Specifically for contact centers, a terrifying 7 out of 10 people said that they would, or would likely make phone calls to inquire about the status of their checks. For fraudsters, this provides an enormous amount of opportunity to deploy spoofing and social engineering techniques targeted at contact centers who will undoubtedly be bombarded with urgent customer queries — especially if the dissemination of the next stimulus is as friction-filled as the last.


At times, the pandemic has revealed a stunning lack of preparedness in the contact center. It is already clear that criminals may be a close second to the virus itself in their test to operational readiness. While there are enterprise-grade solutions that are well-suited to mitigate certain aspects, not all challenges are created equal. Contact center security remains particularly vulnerable because of its inherent weakness: humans. Working from home can present a learning curve for anyone, with new distractions and a blurring of work/home boundaries. But there is less room for error doing business over the phone. To obfuscate the inherent vulnerability and alleviate the strain on agents, many organizations have defaulted to technologies like AI that often end up frustrating consumers more than helping them. Striking a delicate balance is difficult.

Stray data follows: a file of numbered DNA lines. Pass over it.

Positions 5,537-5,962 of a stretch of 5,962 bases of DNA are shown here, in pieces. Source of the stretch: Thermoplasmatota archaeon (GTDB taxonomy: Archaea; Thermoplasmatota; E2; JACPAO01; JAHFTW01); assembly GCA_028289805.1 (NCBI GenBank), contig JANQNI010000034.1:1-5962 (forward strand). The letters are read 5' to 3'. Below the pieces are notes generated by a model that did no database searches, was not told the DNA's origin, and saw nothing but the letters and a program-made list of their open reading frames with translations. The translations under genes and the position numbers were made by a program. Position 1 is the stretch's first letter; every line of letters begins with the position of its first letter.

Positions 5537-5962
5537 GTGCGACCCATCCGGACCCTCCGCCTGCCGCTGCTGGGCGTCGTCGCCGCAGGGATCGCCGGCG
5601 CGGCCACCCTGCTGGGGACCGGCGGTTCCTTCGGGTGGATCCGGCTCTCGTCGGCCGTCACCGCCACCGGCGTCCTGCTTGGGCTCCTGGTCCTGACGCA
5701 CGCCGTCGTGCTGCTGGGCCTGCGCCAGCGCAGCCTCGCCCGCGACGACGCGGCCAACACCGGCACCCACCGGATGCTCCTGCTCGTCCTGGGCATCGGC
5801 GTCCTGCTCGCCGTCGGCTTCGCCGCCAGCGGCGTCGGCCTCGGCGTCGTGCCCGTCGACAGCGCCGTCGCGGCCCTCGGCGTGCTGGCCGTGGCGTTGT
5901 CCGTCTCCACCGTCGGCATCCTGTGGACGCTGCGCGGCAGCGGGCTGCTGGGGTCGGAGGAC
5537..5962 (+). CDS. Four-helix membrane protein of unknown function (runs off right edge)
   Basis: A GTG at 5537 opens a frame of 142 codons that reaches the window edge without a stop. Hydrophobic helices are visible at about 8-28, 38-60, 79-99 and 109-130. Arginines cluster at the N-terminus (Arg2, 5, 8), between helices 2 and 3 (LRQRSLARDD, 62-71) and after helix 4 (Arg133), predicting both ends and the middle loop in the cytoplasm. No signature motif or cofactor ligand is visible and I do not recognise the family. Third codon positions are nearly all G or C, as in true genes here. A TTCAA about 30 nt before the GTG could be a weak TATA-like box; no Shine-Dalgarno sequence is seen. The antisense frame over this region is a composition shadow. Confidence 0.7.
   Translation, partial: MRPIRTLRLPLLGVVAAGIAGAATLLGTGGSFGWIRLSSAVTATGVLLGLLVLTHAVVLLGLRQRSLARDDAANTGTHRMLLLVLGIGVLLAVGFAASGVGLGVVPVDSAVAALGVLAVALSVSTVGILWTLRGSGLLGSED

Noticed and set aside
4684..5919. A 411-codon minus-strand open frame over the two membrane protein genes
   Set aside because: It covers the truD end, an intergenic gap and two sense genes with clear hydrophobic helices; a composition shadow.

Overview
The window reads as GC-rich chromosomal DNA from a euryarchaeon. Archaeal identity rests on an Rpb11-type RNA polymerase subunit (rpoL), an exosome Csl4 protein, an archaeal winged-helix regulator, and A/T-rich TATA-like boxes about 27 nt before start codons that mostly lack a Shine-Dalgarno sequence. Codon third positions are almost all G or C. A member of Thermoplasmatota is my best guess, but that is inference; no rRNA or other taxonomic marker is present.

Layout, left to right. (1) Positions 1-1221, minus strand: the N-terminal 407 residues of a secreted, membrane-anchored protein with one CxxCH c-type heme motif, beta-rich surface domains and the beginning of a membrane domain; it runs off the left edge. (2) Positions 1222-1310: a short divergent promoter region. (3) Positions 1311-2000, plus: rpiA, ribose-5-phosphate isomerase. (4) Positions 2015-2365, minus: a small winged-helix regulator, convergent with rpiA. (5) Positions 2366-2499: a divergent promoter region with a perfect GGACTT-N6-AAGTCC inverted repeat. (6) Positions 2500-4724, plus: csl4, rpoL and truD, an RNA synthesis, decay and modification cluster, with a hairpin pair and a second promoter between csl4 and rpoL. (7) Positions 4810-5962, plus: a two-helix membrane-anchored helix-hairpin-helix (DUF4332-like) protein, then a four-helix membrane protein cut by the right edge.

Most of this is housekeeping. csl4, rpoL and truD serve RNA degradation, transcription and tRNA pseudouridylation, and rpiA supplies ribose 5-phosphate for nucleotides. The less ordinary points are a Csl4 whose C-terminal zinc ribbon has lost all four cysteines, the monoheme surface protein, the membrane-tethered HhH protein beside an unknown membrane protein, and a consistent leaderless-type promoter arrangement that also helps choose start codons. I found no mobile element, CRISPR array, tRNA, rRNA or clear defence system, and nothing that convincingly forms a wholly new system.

This is compounded by the increasing expectations of consumers, 56% of which believe brands are equally responsible for providing flexible and accommodating customer service and protecting personal information and accounts from fraud. While these are reasonable expectations under normal circumstances, today’s environment is anything but normal. When considering the fact that an even greater percentage of consumers say they are not taking steps to protect their own information (59%), fair or not, the onus falls to businesses. In short, customers want their cake and plan on eating it, too. In their weakest moment, consumers expect their experience to be accommodating and free from frustration, while also expecting total protection against fraud. All the while indicating that a lifetime of brand loyalty is at stake.  


Archiving the right balance often falls to contact center agents, who have the power to empathize and accommodate customers and remain vigilant in security practices that help to prevent fraud. However, even under normal circumstances, agents are inclined to rush through security to avoid angering callers and damaging satisfaction scores. With stakes at an all-time high, the pressure ratchets up incalculably and mistakes or lapses are more likely. Even the smallest oversight can lead to massive repercussions. Imagine interrogating a distracted parent with secret password questions to complete a grocery shipment. Or declining a wire transfer to a sick patient in need of life-saving medication because of a forgotten PIN. And yet, each of these scenarios is also a perfect cover for phone fraud.